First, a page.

To be Sold by Auction, by Howe, Leonard & Co., Auctioneers, No. 37 Tremont Row, on Tuesday, Wednesday, Thursday and Friday, September 15, 16, 17 & 18; and Continued on Tuesday, Wednesday, Thursday, and Friday, September 22, 23, 24, & 25

 

*** The sale of Judge Gabriel Furman’s (1756-1844) material that was sold at two sales:

 

Catalogue of an extensive and valuable private Library.  Gurley, November 30,1846.  [2,294 lots]

 

Bibliotheca Americana.  Remaining Collection.  Cooley, May 15th, 1849.  [703 lots]

 

Perhaps among the lots we’ll find The Trial of Episcopacy. 

 

So there you have it.    Today the Gutenberg is worshipped and the Trial of Episcopacy mostly forgotten.  But it turns out that even modest books have their histories.  It makes the field great fun.

 

Rare Book Monthly

  • <b>19th Century Shop’s Catalog 170 Great Books and Photos. Please inquire for a copy.</b>
    <b>19th Century Shop:</b> Exodus 10:10 to 16:15. Complete Biblical scroll sheet in Hebrew, a Torah scroll panel. Middle East, ca. 10th or 11th century.
    <b>19th Century Shop:</b> Copernicus Refuted. (Astronomy.). Scientific manuscript of a course of studies at Collège de la Trinité, Lyon. 1660s.
    <b>19th Century Shop:</b> Israel’s War of Independence and the Early Days of the IDF. 58 photographs presented to Israel Ber, IDF officer and later convicted spy.
    <b>19th Century Shop’s Catalog 170 Great Books and Photos. Please inquire for a copy.</b>
    <b>19th Century Shop:</b> Early Unpublished Darwin letter on the races of man. Autograph Letter Signed [to Henry Denny]. Down, Kent, June 1, [1844].
    <b>19th Century Shop:</b> Classic Image of American Slavery. Kimball, M. H. <i>Emancipated Slaves</i>. New York: George Hanks, 1863.
    <b>19th Century Shop:</b> (Underground Railroad.) Scaggs, Isaac. Important Runaway Slave Poster: $500 Reward Ran away, or decoyed from the subscriber…
  • <b>Swann Auction Galleries Nov 14: 19th & 20th Century Literature</b>
    <b>Swann Auction Galleries Nov 14:</b><br><i>The Centenary Edition of the Works of Ian Fleming</i>, one of 26 lettered sets, 18 volumes, London, 2008. $25,000 to $30,000.
    <b>Swann Auction Galleries Nov 14:</b> William Faulkner, <i>The Marble Faun</i>, first edition, signed & inscribed to Dorothy Wilcox by Faulkner & Phil Stone, Boston, 1924. $18,000 to $25,000.
    <b>Swann Auction Galleries Nov 14:</b> Maurice Sendak, <i>Where the Wild Things Are</i>, first edition, signed & inscribed to William Archibald, New York, 1963. $10,000 to $15,000.
    <b>Swann Auction Galleries Nov 14: 19th & 20th Century Literature</b>
    <b>Swann Auction Galleries Nov 14:</b> Anne Frank, <i>Het Achterhuis</i>, first edition, in first state jacket, Amsterdam, 1947. $12,000 to $18,000.
    <b>Swann Auction Galleries Nov 14:</b> Roald Dahl, <i>Charlie and the Chocolate Factory</i>, first edition, signed, New York, 1964. $6,000 to $9,000.
    <b>Swann Auction Galleries Nov 14:</b><br>Ray Bradbury, <i>Fahrenheit 451</i>, first limited edition bound in Johns-Manville Quinterra, New York, 1953. $7,000 to $10,000.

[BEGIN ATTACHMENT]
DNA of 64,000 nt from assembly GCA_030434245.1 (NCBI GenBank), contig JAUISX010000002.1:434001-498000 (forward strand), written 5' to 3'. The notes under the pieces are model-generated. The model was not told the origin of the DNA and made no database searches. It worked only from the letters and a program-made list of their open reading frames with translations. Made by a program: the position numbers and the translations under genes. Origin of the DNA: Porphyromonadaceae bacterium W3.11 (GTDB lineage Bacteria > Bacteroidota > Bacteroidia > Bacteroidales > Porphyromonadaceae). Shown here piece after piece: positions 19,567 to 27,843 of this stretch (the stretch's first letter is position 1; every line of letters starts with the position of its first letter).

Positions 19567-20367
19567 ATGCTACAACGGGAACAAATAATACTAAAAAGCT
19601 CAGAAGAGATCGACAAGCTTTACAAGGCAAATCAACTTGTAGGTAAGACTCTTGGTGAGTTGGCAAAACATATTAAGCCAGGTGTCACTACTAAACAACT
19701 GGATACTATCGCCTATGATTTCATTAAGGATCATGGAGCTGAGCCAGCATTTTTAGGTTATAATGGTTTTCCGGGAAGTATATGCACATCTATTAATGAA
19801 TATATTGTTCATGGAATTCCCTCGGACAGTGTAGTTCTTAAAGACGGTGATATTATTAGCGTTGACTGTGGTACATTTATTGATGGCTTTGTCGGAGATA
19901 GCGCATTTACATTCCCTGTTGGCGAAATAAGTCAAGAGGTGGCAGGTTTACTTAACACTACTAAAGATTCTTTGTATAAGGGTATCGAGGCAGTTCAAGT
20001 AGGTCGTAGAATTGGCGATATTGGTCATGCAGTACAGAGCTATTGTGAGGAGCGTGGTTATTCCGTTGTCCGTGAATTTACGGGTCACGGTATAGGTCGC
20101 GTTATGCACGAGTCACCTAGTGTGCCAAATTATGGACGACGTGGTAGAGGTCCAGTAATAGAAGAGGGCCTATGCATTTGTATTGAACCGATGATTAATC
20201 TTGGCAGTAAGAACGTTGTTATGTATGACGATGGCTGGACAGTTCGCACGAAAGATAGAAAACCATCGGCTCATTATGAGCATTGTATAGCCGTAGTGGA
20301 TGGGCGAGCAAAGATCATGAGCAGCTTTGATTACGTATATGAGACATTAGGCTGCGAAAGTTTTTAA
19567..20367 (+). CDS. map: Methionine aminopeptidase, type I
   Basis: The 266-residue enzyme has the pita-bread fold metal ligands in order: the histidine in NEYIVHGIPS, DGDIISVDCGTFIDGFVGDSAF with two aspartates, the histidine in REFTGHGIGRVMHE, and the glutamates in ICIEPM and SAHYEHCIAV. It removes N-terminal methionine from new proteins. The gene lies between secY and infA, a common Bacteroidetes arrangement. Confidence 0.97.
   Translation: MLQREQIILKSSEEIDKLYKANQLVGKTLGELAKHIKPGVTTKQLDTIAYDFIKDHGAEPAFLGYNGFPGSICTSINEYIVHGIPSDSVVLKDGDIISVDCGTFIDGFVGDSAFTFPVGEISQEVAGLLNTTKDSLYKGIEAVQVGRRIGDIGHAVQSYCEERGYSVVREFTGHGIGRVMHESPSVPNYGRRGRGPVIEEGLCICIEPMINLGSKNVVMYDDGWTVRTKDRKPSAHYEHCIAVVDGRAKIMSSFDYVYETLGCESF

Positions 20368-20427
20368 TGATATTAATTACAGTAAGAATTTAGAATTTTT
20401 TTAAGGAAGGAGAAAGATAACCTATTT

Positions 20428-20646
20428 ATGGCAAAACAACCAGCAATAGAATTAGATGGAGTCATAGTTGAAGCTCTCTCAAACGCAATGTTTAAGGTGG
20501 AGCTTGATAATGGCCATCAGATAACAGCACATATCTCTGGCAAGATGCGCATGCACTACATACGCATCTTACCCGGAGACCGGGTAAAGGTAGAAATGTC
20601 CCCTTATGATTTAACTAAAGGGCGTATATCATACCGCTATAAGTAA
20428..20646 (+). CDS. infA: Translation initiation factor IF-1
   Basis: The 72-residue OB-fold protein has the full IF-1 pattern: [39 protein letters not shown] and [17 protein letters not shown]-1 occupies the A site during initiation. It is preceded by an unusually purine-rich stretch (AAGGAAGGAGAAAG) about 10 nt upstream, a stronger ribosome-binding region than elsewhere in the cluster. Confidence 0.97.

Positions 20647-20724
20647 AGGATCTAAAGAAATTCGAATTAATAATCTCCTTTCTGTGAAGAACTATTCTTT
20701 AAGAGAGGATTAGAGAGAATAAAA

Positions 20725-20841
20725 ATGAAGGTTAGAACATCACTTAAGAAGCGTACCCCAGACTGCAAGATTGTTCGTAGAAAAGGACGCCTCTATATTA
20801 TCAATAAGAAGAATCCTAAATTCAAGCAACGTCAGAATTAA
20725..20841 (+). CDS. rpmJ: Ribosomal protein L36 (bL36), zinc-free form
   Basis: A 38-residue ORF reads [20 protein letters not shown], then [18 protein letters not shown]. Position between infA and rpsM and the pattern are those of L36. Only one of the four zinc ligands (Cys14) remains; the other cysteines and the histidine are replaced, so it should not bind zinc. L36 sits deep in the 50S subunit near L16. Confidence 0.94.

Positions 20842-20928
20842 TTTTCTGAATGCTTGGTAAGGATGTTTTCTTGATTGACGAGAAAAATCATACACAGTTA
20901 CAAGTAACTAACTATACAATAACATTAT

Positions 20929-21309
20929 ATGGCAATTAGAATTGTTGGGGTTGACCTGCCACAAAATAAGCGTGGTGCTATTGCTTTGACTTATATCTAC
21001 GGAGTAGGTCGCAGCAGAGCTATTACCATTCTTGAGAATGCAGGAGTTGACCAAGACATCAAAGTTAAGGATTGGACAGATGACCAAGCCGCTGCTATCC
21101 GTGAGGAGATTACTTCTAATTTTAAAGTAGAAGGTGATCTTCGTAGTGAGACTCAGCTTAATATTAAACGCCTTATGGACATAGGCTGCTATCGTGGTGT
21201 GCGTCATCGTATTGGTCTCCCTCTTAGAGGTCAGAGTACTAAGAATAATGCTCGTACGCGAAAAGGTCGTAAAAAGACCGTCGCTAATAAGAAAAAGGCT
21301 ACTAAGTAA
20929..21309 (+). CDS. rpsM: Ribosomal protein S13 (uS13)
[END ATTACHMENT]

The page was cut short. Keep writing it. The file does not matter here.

<b>Swann Auction Galleries Nov 14: 19th & 20th Century Literature</b>
    <b>Swann Auction Galleries Nov 14:</b> Benjamin Graham, <i>The Intelligent Investor</i>, first edition, in original dust jacket, New York, 1949. $4,500 to $6,000.
    <b>Swann Auction Galleries Nov 14:</b> Anna Sewell, <i>Black Beauty</i>, first edition, inscribed, London, 1877. $7,000 to $10,000.
    <b>Swann Auction Galleries Nov 14:</b> Arthur Conan Doyle, <i>A Study in Scarlet</i>, first American edition, Philadelphia, 1890. $6,000 to $9,000.
    <b>Swann Auction Galleries Nov 14: 19th & 20th Century Literature</b>
    <b>Swann Auction Galleries Nov 14:</b> James Fenimore Cooper, <i>The Last of the Mohicans</i>, first edition, two volumes, Philadelphia, 1826. $5,000 to $7,500.
    <b>Swann Auction Galleries Nov 14:</b> Amelia Earhart, <i>20 hrs. 40 mins. Our Flight in Friendship</i>, limited first edition, signed, New York, 1928. $4,000 to $6,000.
    <b>Swann Auction Galleries Nov 14:</b> Philip K. Dick, <i>World of Chance</i>, first edition, signed, London, 1956. $3,000 to $4,000.
  • <b>Announcing a new Books for Sale platform hosted by Biblio!</b>
    <b>List your books simultaneously on Rare Book Hub and Biblio!</b>
  • <b>Forum Auctions:<br>The Moon: Vintage NASA Photographs 1964-1972 (Online Only). Now through October 18</b>
    <b>Forum Auctions, Now thru Oct. 18:</b> "The world's first view of the Earth taken by a spacecraft from the vicinity of the Moon" (NASA), Lunar Orbiter 1, 23 August 1966. Est. £600 to £800
    <b>Forum Auctions, Now thru Oct. 18:</b> Anders (William). The first Earthrise seen by Man, Apollo 8, December 1968. Est. £1,500 to £2,000
    <b>Forum Auctions, Now thru Oct. 18:</b> Armstrong (Neil). The first photograph taken by Armstrong after setting foot on the Moon, Apollo 11, July 1969. Est. £600 to £800
    <b>Forum Auctions:<br>The Moon: Vintage NASA Photographs 1964-1972 (Online Only). Now through October 18</b>
    <b>Forum Auctions, Now thru Oct. 18:</b> Aldrin (Buzz). Aldrin's bootprint in the pristine lunar dust, Apollo 11, July 1969. Est. £600 to £800
    <b>Forum Auctions, Now thru Oct. 18:</b> Armstrong (Neil). Buzz Aldrin with the LM and Armstrong reflected in his visor, Apollo 11, July 1969. Est. £1,000 to £1,500
    <b>Forum Auctions, Now thru Oct. 18:</b> Full Moon seen from the receding spacecraft, Apollo 13, April 1970. Est £300 to £500
    <b>Forum Auctions:<br>The Moon: Vintage NASA Photographs 1964-1972 (Online Only). Now through October 18</b>
    <b>Forum Auctions, Now thru Oct. 18:</b> Craters Copernicus and Reinhold, Apollo 12, November 1969. Est. £300 to £500
    <b>Forum Auctions, Now thru Oct. 18:</b> Conrad (Pete). The photographer reflected in Alan Bean's gold-plated sun visor, Apollo 12, November 1969. Est. £800 to £1,200
    <b>Forum Auctions, Now thru Oct. 18:</b> Scott (David). James Irwin and the Rover, Mount Hadley beyond, Apollo 15, August 1951. Est. £400 to £600
    <b>Forum Auctions:<br>The Moon: Vintage NASA Photographs 1964-1972 (Online Only). Now through October 18</b>
    <b>Forum Auctions, Now thru Oct. 18:</b> Duke (Charles). John Young's jumping salute in lunar gravity, Apollo 16, April 1972. Est. £600 to £800
    <b>Forum Auctions, Now thru Oct. 18:</b> Cernan (Eugene). Harrison Schmitt with the flag, the Earth overhead, Apollo 17, December 1972. Est. £800 to £1,200
    <b>Forum Auctions, Now thru Oct. 18:</b> Evans (Ronald). The last Earthrise over the Moon seen by man, Apollo 17, December 1972. Est. £800 to £1,200